Quick disclaimer: this post is not about politics, it’s about copy and sales.
With 25 main democratic candidates currently in the running and little daylight between most of them on policy, it’s pretty tough for anyone to stand out.
One critical component to any successful campaign is the candidate’s website. And as with any site that converts an audience, copy is key. I became uber-curious to see what each of these campaigns have up their sleeves by way of sales power. Plus, I wondered if perhaps, any of the less-funded underdogs could leap to the front of the copy race and surprise us all.
First, let’s set the stage for what makes an effective website for a political candidate. I was able to get through all 25 sites fairly quickly by looking at three main variables:
1) The audience- who the site speaks to
2) The conversion goals- what the site wants people to do
3) The story- what makes the candidate relevant to their target audience
The best site I found belongs to Bernie Sanders. His website clearly defines who he's talking to, what he's telling them, and what he wants from them.
This site makes it clear that if you’re in the middle class, it’s message is for you. It does that effectively by making a clear distinction between the audience and ‘the billionaires’. Of course ‘the billionaires’ is a vast over-simplification of super-PACs, special interest groups, lobbyists, etc. But to the average American, those things don’t feel relevant to our everyday lives, so this site is smart to lump them all into one decisively clear category of ‘billionaires’.
The Conversion Goals
The Sanders site has two main goals for conversion:
1) Get people to donate
2) Get people to follow the campaign
The one I’d like to focus on is getting people to follow because it achieves this brilliantly. The call-to-action asks for the lowest level of commitment by going for an introduction instead of money. This is certain to cast a wider net and gather more people into their funnel by asking them to get to know the candidate before they open their wallets.
From a copywriting perspective, the story on this site is genius. It’s clear, concise and laser-focused, so that any visitor leaves with the right takeaway. More importantly, the content relates to the audience right away. It is not all about the candidate. This rule is universal in website copywriting. A site with a message that puts the audience first is bound to capture more interest than one that isolates the brand message on some high-up mountain, far from where viewers can reach it.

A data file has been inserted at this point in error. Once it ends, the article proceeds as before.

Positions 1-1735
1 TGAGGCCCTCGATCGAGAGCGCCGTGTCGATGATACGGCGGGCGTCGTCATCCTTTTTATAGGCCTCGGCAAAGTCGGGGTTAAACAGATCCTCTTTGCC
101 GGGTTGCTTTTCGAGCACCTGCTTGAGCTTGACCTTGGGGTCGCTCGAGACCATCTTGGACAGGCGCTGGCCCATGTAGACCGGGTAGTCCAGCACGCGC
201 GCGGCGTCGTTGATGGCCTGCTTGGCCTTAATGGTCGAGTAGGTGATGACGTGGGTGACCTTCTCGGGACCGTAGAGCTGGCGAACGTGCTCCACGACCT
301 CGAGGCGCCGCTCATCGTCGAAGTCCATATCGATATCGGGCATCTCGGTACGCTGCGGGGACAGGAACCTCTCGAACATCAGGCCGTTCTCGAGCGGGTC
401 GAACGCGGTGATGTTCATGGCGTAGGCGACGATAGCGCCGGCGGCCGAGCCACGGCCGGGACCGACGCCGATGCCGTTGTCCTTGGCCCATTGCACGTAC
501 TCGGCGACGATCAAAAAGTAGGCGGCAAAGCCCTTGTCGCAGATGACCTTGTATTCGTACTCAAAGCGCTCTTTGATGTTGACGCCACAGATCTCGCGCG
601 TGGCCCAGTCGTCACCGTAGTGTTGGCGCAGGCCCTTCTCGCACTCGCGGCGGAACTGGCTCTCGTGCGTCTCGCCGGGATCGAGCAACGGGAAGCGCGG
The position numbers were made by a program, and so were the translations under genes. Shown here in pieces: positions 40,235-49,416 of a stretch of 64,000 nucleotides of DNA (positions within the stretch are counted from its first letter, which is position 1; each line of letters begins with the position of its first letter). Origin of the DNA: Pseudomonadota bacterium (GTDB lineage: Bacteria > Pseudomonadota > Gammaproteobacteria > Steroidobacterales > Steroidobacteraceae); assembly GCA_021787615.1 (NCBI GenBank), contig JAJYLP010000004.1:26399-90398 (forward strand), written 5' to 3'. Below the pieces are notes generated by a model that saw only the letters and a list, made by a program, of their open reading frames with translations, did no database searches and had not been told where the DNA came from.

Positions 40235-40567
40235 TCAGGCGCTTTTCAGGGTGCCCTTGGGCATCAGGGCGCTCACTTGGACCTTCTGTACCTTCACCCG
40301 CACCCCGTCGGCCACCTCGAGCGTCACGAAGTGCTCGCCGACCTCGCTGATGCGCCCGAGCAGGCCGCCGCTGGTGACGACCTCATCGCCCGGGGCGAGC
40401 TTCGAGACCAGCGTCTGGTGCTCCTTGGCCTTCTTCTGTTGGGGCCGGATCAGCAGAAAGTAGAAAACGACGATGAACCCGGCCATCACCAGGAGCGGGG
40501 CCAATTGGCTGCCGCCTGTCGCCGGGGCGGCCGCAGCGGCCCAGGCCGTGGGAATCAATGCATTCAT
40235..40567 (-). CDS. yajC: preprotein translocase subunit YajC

The worst site I found belongs to John Hickenlooper. It’s amazing to watch how transformative good copywriting can be for a website, especially between two candidates with several similar policies. But if you judge each of these candidates by their websites alone, you’d hardly know they have anything in common. That’s some powerful copy juju.
Who is the audience really for the Hickenlooper site? I honestly have no idea. There’s no message that defines the interests of the site visitors or defines who they might be. It’s all about the candidate instead.
The Conversion Goals
There are two conversion goals and one of them is super unclear. Apart from the ‘donate’ call-to-action, the one of lesser commitment asks the visitor to ‘stand all with us’. Anyone want to tell me what that means? Bueller? Would I get emails from the campaign? Would I be asked to donate? Since there is no description, visitors have no expectation of what’s ahead. It wouldn’t shock me if the conversion percentage for this CTA was scraping the floor.
There is none here. At least, not a story that makes sense or has relevance to a presidential campaign. Where the Sanders site has a header and sub-header with a story about the audience and their interests, this site just has the guy’s name. It makes the #1 mistake of any business site- making it all about themselves and not the audience. That’s no way to connect with people.
From there, it goes on to get weirdly confusing. There is a short description about the candidate that’s got absolutely nothing to do with the target audience or why he’s campaigning for them. The relevance is completely missing.
Huh? What does any of that have to do with a presidential run? Super happy for you that you’ve had the humbling experience of being laid off over 30 years ago and that you started a business in an abandoned location, but why does that matter to visitors you want to convert? What’s in it for them?
These two candidate websites are a stellar example of how copy changes everything. Two websites, similarities in their visions, but one inspires and the other falls flat. And the only difference as far as the websites are concerned are the words they use to talk to people.
What We Can Learn From This
The stark contrast between these two candidate sites serves as a cautionary tale. It's a wake-up call to anyone who believes that a great product can 'sell itself' regardless of what the website says. For most businesses, the company website is the unifying point of their online presence. A website defines who the company talks to, what it has to say, why people should care, and what they should do about it. As these two candidates have proven, there is clearly a right and a wrong way to do it.